Two talented modern pentathletes aiming for Olympic glory are among those the Army pays to pursue a full-time sporting career.
Lieutenant Sam Curry and Second Lieutenant Kerenza Bryson both hope to represent Team GB at next year’s Paris Olympics.
And both, who competed for Great Britain in the World Modern Pentathlon Championships in Bath last month, say those dreams are massively boosted by the Army’s programme for elite athletes.
Sam, a member of 10 Army Education Centre Group, Tidworth, said: “I arrived at the National Training Centre in 2012, where I studied Politics and International Relations. After graduating from the University of Bath, I turned to full-time sport.
I had no idea about the variety of roles." Lieutenant Sam Curry
“In 2017, I went to King’s College London to study a masters in Conflict, Security and Development. I returned to Bath in 2018 and competed on the international senior circuit, qualifying for Tokyo 2021 Olympics as a non-competing reserve athlete before attending Sandhurst in September that year.
“Before then, I had no idea about the variety of roles. When I looked a bit further into it, I saw there was space to pursue my sporting, outdoor and academic interests. A key part, however, was that I wanted to have the chance to work with the wide range of soldiers who bring all kinds of skills, life experience and humour to any situation.”
Sam, aged 30, who grew up in Salfords, Redhill and now lives in Bath is currently on the Army Elite Sport Resilience Margin (REM). He won bronze on his European Games debut in the Modern Pentathlon mixed relay in Poland in June.
The former Whitgift School, Croydon, pupil said: “Without the support of my The Educational and Services Branch and Adjutant General’s Corps none of this would be possible. They also often provide me with the opportunity to develop my teaching as a Learning Development Officer, which is the role I will step into when I return from the REM.
It’s something I feel grateful for every day.”
“My sport has been Modern Pentathlon for nearly 20 years now. I have had the ambition to compete at an Olympics for just as much time, and the Army is providing me with the resources and opportunity to fulfil that ambition. It’s something I feel grateful for every day.”
Beyond sport, Sam says the Army has provided him with tools to use when under stress or time pressure. “It’s also introduced me to people I wouldn’t ever meet outside the army who have shown me different perspectives and have become very close friends,” he added.
“As to the future, I look forward to being attached to different units, helping to develop their educational capabilities. I’d also like to become a platoon commander at Sandhurst as I really enjoyed my time there and feel it would be a fantastic opportunity to help develop future officers.”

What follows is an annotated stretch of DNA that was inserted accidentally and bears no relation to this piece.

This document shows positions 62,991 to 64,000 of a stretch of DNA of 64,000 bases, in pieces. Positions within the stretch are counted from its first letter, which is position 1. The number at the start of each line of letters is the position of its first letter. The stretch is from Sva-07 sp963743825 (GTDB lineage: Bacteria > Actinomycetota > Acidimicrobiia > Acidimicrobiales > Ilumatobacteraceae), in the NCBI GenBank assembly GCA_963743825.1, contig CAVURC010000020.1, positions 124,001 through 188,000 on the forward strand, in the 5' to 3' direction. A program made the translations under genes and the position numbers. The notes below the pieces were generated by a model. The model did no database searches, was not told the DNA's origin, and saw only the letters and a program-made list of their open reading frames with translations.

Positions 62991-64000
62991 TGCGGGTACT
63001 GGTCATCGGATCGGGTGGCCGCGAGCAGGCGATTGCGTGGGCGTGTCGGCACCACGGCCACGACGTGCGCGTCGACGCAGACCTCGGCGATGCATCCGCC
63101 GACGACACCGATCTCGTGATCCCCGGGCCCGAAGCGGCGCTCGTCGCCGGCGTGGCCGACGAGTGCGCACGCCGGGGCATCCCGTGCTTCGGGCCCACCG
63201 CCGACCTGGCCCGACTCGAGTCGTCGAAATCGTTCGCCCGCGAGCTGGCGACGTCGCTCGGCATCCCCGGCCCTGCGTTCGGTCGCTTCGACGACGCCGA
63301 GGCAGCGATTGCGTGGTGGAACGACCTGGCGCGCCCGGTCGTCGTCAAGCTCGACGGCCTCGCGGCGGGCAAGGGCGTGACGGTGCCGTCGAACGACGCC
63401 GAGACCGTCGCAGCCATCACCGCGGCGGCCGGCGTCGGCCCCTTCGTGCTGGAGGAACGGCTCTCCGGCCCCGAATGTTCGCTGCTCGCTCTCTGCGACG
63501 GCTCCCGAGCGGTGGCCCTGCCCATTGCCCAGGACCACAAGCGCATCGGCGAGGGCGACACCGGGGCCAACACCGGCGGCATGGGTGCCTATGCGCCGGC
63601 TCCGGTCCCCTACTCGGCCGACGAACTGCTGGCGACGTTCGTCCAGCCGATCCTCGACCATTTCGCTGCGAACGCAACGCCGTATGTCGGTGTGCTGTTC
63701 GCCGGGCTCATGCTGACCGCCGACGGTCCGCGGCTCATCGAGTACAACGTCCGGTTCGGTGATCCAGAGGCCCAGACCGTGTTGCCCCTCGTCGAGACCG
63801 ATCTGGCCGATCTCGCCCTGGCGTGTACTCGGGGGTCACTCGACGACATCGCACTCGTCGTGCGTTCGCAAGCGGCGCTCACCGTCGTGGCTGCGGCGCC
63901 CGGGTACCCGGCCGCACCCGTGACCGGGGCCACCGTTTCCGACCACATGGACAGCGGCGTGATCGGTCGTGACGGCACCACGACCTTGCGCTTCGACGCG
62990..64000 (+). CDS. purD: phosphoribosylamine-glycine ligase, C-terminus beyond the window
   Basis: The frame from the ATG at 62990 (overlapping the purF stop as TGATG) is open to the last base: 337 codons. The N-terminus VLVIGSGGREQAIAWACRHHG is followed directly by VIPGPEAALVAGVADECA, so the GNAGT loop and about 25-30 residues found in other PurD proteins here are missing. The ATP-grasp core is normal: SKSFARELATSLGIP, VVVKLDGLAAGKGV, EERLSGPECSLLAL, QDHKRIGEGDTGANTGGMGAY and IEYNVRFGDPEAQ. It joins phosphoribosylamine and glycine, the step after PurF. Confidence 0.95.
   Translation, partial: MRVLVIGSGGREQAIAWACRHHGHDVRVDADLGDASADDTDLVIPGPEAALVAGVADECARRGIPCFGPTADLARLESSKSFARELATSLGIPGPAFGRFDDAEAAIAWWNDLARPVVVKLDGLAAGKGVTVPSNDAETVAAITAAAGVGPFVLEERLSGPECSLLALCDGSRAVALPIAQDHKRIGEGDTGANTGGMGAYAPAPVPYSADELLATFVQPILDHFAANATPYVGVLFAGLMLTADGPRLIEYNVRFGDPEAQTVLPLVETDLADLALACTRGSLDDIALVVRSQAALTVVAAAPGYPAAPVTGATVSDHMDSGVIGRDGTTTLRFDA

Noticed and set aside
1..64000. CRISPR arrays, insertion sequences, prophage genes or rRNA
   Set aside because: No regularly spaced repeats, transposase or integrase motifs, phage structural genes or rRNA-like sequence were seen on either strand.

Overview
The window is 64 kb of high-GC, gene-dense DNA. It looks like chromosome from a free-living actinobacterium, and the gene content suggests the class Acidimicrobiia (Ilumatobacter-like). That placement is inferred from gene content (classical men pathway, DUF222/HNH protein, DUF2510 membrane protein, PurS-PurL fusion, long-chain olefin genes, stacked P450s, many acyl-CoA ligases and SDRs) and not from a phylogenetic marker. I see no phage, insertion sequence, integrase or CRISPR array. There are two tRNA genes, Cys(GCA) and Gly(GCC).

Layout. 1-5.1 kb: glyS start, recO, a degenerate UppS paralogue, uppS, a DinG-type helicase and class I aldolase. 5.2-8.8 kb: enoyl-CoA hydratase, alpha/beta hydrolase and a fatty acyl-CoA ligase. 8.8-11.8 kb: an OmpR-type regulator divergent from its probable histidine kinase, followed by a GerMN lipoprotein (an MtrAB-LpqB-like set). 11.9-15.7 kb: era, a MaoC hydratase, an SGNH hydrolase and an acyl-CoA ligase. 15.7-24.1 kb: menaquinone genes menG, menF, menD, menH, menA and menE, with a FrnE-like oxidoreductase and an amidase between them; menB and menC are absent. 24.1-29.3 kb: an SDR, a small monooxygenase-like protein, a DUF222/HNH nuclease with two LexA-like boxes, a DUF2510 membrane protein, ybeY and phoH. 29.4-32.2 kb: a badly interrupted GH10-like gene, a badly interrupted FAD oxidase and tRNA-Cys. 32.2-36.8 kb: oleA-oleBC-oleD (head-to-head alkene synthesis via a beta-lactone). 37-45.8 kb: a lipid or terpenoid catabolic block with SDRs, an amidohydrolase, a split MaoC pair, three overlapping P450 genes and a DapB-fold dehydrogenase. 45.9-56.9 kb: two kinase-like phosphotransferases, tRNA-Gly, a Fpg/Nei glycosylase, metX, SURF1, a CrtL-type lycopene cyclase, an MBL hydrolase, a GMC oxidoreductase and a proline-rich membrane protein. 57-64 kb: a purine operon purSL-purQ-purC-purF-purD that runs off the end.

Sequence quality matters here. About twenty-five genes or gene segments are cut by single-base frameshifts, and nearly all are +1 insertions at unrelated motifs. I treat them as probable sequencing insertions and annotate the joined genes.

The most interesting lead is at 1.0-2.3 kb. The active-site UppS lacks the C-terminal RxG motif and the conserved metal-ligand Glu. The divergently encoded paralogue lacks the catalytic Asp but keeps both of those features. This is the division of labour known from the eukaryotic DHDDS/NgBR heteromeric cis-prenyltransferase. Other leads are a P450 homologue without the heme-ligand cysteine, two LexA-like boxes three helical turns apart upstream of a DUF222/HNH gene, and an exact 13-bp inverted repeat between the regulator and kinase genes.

Kerenza, known as Kay, a Reservist with Plymouth-based 265 Port (Devon) Squadron, 165 Port and Maritime, Royal Logistic Corps, won women’s individual gold at the Modern Pentathlon World Cup in Sofia, Bulgaria in May.
I have been able to access better training, coaching and more advanced kit." Second Lieutenant Kerenza Bryson
The 25-year-old said: “I want to thank my unit for their constant support and commitment to my Olympic dream. I am also extremely grateful for the Army Sports Control Board who have encouraged me since I started in the University Officer Training Corps (UOTC).
“I get a lot more support with pentathlon than I had before I joined the Reserves which has helped me hugely in performance progression. I have been able to access better training, coaching and more advanced kit.
“The support I have received through the Army has really contributed to my performances so far this year and will make all the difference next year leading into the games.”
Formerly a student at the University of Plymouth Faculty of Medicine and Dentistry, she joined the Army Reserve for last two years of her studies and graduated as a doctor after six years.
She is now taking a year out of medicine to train full time for the Paris Olympics.
I joined the Reserves so I could manage alongside training and studying."
Kay, who grew up in Ivybridge, Devon, said: “I am a doctor by trade and will go on to practise medicine after I finish my sporting career. I am hoping to join the regular Army as a doctor in the future.
“I joined the Reserves so I could manage alongside training and studying, and it is teaching me how to manage junior officer roles and responsibilities.
“My unit supports me hugely in balancing my sport and medical careers. I wanted to join the Army for the opportunities in sport, travel, and the type of medicine I am interested in specialising in, trauma and emergency.”
Her day-to-day role, as a troop commander consists of Maritime Surveillance, career development and a new social media officer role. She also deals with any pastoral issues that may arise. She has also organised overseas Adventure Training events and has a group of potential junior officers she mentors and develops towards commissioning.
She says: “I don’t have time for much outside of Modern Pentathlon, the Army and medicine but I have paused my medical career for a period, so am hoping to find time for some of my smaller hobbies such as painting and reading.
“I have learnt about the working environment as this was my first real job. The importance of organisation, time management and team working.
“Also managing soldiers’ reserve careers is challenging and very individual. Making sure I know all my soldiers and can communicate well with them has been important.
“I have become better at public speaking and leading since working in the Army and have been able to apply the skills I have learnt to other areas of my life.”
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